Where are they now: Michael-Birch Pierce
Welcome to the first feature in our new series of interviews with inspiring brands, Where Are They Now? We’ll be checking in with past clients to see what life has been like since launching a brand.
First up, we’re chatting with the one of a kind artist and long time friend Michael-Birch Pierce. We collaborated with Michael-Birch back in 2015 to develop a professional brand identity as he worked to grow his career in art and embellishment.
Here’s what Michael-Birch Pierce is up to now:
It’s been about four years since Campfire & Co. wrapped up your branding, what does your business look like these days?
MBP : My business still looks about the same, I suppose. I’ve just been diving into making the portrait work more of a sustainable, full-time endeavor. I’ve expanded my studio space on Mayo Island, honed my Instagram content and online presence, and am traveling to exciting portrait events much more often.
My goals are to continue doing what I’m doing and push for greater national and international recognition of this work.
For our readers who are unfamiliar, can you share a sentence or two about who you are and what your brand offers?
MBP : I am a textile artist with a focus on embroidery and embellishment. I have both a fine art studio practice, hand embroidering elaborate work and also a performative practice, where I embroider live portraits with a home sewing machine.
How has your brand supported you over the past few years?
MBP : The branding that Campfire did for me has allowed me to transform my image and market myself to major clients with bigger and bigger budgets. My previous website and identity were both pretty slapped together and not thoughtful in any way. Christina set me up with really sharp gold foiled business cards, a beautiful site, a convenient PDF of available services, streamlined email addresses with my own url, and all of it helps me present myself to companies and clients as someone who knows what the hell I’m doing.
Since the rebrand, I’ve been able to quadruple my rates and land big clients like Visa, Target, and NBC Universal while still offering essentially the same services.
When you are working, what is the go-to atmosphere?
MBP : When working in my studio, I’m generally just hanging out by myself, windows open (no matter what time of year), a glass of rosé (no matter what time of year), a podcast or dumb Netflix show playing, and just stitching at my table for literally hours on end. Sometimes for brief breaks for nude selfies in my pile of antique mirrors.
When working embroidered portrait events, the situation is very different. The set up is simple, just me at a table with my sewing machine and a line of people waiting to sit for me. Generally this is at a loud party with crowds gathering around to watch, but for 3-5 minutes, I just sit there studying the subject’s face, having a one on one conversation, and making a brief exciting connection. Where as the studio work can take months to complete, each portrait is done in a few minutes and then I never see it again.
You’ve been collaborating a lot with SCAD. How does your alumni status impact your career?
MBP : Savannah College of Art & Design (SCAD) has been incredible for my career. In my first quarter in grad school, I was chosen for the honor of embroidering Blue Room Christmas Tree decorations for the Obama White House. During my time there, I caught the attention of the university President, Paula Wallace, and have been given countless other opportunities to push my artistry to its limits and travel the world. It is her support that got me to explore large scale sequined installation art and has sent me to France and Hong Kong to represent the university and grow as an artist. Any opportunity I have to create new art for the university or to get to work with SCAD students, I immediately say yes to. I literally would not have this career at all without SCAD’s support.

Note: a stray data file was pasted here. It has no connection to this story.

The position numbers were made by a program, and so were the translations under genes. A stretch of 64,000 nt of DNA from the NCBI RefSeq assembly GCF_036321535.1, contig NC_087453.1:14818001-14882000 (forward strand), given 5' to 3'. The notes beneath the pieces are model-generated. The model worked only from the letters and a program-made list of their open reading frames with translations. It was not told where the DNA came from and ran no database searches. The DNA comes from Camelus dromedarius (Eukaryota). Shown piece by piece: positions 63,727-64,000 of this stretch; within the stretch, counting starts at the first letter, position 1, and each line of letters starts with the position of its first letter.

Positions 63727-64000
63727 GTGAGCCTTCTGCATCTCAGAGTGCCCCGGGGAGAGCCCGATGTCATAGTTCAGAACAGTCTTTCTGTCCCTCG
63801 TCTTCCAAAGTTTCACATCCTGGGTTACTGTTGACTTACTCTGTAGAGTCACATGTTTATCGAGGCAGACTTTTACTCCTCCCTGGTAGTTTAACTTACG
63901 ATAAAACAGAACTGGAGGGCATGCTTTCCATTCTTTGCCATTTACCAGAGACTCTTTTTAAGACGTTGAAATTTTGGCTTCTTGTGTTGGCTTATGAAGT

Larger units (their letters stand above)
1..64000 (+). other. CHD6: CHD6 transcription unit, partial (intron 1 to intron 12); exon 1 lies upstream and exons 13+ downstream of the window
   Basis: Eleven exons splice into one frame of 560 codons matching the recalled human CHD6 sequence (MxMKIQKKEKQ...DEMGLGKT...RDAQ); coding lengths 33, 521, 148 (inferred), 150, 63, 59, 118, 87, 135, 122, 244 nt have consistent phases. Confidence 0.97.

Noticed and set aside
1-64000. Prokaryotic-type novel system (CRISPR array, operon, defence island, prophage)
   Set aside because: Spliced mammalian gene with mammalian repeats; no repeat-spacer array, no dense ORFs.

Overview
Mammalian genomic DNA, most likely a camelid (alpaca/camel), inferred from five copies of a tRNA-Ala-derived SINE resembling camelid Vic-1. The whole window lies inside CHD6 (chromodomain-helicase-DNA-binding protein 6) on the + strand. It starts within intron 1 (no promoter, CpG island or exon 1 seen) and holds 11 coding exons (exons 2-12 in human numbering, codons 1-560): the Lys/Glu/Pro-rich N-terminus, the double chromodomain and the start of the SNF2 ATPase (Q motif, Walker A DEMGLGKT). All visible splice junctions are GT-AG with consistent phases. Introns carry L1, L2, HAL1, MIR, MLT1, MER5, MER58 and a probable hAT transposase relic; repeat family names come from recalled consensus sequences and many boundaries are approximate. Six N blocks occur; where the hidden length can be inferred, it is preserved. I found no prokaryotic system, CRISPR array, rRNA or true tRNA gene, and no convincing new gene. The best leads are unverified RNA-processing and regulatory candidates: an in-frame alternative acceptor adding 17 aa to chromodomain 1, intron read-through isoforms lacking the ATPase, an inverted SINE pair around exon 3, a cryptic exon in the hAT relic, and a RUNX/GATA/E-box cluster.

You’ve been exploring a lot of new methods and materials. What has been your favorite medium to create with recently?
MBP : Experimenting with fur has been such a wild journey in my work. I haven’t eaten meat in 23 years and have always been morally opposed to the fur industry. My studio work is all about identity, artificiality, and how our interior self differs from our exterior self. At a certain point in the research, it became clear that I needed to use actual skins to create the abstract portraiture. I try to always use salvaged furs to keep the sourcing ethical but it really is such a huge departure from anywhere I ever saw myself going creatively.
I see a lot of booty on your instagram feed, can you share some insight on your inspiration behind the tasteful mirror selfies?
MBP : Haha! That work all centers back to my research on identity and representation. I think that as a non-binary person I deal with a lot of dysmorphia and obsess over the way I’m seen and the way I see myself. The nudity is I suppose a way to address identity with authenticity and vulnerability but the multiple mirrors distort and rearrange that body. The poses in both those images and my nude embroideries are based in a background in gymnastics and some dance - poses that evoke both strength and control but also vulnerability.
Also, I’ve been doing a lot of squats and my ass looks great now so why the hell not.
What’s up next for MBP?
MBP : I’m currently working on a few contracts for new gigs that would have me doing portraits in LA, New York, Vegas, and Nashville. Nothing has been set in stone yet but I’ll post announcements when any public event gets a confirmed date.
I’m also working on a few new studio pieces for a show called LIBERTE/COURAGE at the 34th International Festival of Fashion, Photography and Fashion Accessories in Hyères, France this April.